The First Book on Warhol’s Sculptures Shows Him at His Best
THE DAILY PIC: In Thomas Morgan Evans' new study, Warhol the sculptor comes off as a disruptor.
THE DAILY PIC (#1799): We don’t tend to think of Warhol as a sculptor, but his second Pop Art solo in New York – his famous “Boxes” exhibition at the Stable Gallery in 1964, shown here in two photos by Billy Name – was all and only full of three-dimensional works. As the young scholar Thomas Morgan Evans points out in his new volume called 3D Warhol, the very first book on the subject, Warhol actually made sculptural works throughout his career. It’s not his fault, or theirs, that most of them barely get noticed today.
If nothing else, Evans’s book acts as an excellent trot to the pieces in question, from the “crumpled” drawings Warhol showed in 1954 (but not, as Evans claims, in his first solo) by way of his Brillo Boxes (of course) through to his floating Silver Clouds, his Rain Machine and his several Invisible sculptures. (One of those was an empty zone in Warhol’s studio “protected” by motion detectors that set off alarms; another was just Warhol himself standing in an empty vitrine, beside a sculpture-less pedestal.)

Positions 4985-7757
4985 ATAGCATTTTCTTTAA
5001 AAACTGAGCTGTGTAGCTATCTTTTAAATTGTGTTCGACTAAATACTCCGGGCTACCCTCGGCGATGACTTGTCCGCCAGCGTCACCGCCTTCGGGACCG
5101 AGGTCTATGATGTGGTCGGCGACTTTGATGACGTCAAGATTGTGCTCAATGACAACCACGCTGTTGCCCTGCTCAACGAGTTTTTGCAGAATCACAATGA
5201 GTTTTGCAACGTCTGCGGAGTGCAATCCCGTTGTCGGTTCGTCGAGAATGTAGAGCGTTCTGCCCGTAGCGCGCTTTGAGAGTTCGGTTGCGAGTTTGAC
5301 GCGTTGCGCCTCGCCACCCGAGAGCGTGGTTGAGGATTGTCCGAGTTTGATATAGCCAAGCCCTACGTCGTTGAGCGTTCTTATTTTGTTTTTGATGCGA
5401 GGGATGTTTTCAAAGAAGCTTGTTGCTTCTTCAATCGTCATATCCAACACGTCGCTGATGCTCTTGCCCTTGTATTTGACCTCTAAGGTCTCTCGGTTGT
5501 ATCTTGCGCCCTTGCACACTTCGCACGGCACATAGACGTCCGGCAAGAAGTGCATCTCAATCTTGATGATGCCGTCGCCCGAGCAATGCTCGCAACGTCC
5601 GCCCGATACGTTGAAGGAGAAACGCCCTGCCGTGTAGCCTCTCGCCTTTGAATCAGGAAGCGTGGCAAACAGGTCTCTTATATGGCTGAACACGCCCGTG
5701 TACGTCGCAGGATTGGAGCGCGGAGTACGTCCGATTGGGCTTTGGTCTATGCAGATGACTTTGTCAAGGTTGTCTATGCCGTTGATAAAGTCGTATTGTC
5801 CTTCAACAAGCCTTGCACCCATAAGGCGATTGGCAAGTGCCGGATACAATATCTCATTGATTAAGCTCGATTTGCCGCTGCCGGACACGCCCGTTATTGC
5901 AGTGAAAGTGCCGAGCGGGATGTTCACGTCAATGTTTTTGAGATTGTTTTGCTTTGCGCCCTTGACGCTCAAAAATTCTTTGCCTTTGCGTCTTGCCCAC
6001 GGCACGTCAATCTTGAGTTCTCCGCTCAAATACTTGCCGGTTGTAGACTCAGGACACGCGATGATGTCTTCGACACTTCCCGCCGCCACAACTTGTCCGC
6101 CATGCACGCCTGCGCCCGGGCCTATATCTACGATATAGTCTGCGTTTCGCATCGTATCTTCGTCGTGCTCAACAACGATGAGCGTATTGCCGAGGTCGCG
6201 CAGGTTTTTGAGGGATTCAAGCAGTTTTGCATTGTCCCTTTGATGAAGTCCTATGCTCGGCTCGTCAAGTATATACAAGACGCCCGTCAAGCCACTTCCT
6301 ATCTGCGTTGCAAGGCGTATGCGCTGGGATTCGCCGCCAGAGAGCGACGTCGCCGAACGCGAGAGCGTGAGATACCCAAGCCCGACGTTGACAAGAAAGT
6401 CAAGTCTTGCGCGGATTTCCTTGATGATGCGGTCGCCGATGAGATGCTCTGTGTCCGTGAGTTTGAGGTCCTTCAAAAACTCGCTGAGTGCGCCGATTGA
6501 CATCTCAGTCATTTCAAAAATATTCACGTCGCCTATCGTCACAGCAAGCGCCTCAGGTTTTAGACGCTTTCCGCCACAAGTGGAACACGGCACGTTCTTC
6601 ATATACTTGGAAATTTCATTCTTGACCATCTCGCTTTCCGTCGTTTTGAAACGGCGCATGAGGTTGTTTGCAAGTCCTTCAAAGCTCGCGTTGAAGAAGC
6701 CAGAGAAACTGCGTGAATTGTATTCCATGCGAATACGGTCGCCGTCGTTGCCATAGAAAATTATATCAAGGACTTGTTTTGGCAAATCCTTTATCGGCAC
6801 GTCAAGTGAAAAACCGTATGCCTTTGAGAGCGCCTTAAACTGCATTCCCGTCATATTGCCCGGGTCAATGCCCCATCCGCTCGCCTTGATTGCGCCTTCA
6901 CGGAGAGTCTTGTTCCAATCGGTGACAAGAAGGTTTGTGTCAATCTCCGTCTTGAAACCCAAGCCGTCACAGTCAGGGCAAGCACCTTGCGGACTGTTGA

But the new book is much more than an inventory. Evans underlines how consistently radical and daring Warhol’s art really was, even though it has often been billed as cheery, market-friendly Pop. Warhol’s sculptures are the artist at his most daring, argues Evans. They provide, as he writes, “a critical, oppositional recoding of the institutions of art” – especially the institutions that decide which objects have value and which don’t, and who should get to look at what. “All of the major exhibitions in this book were also major events, and these invasions of the sedate space of the artworld all defined moments of social mixing and social force that Warhol had carefully orchestrated.”
The book suffers from some turgid, scholastic prose: “Commodity fetishism powerfully unifies sign and object in a new immaterial hyperreality,” or “Warhol’s couplings present negations that hover in stasis. This is sculpture recast … as ‘out-cast’ of these systems of reproduction, coming into being only on exit from relays of images.” But it’s possible to bleep over such passages (or to imagine rewriting them) and get at the powerful matter – or anti-matter, almost – of Warhol’s sculpture. (Photos courtesy I.B. Taurus, ©The estate of Billy Name/Dagon James)
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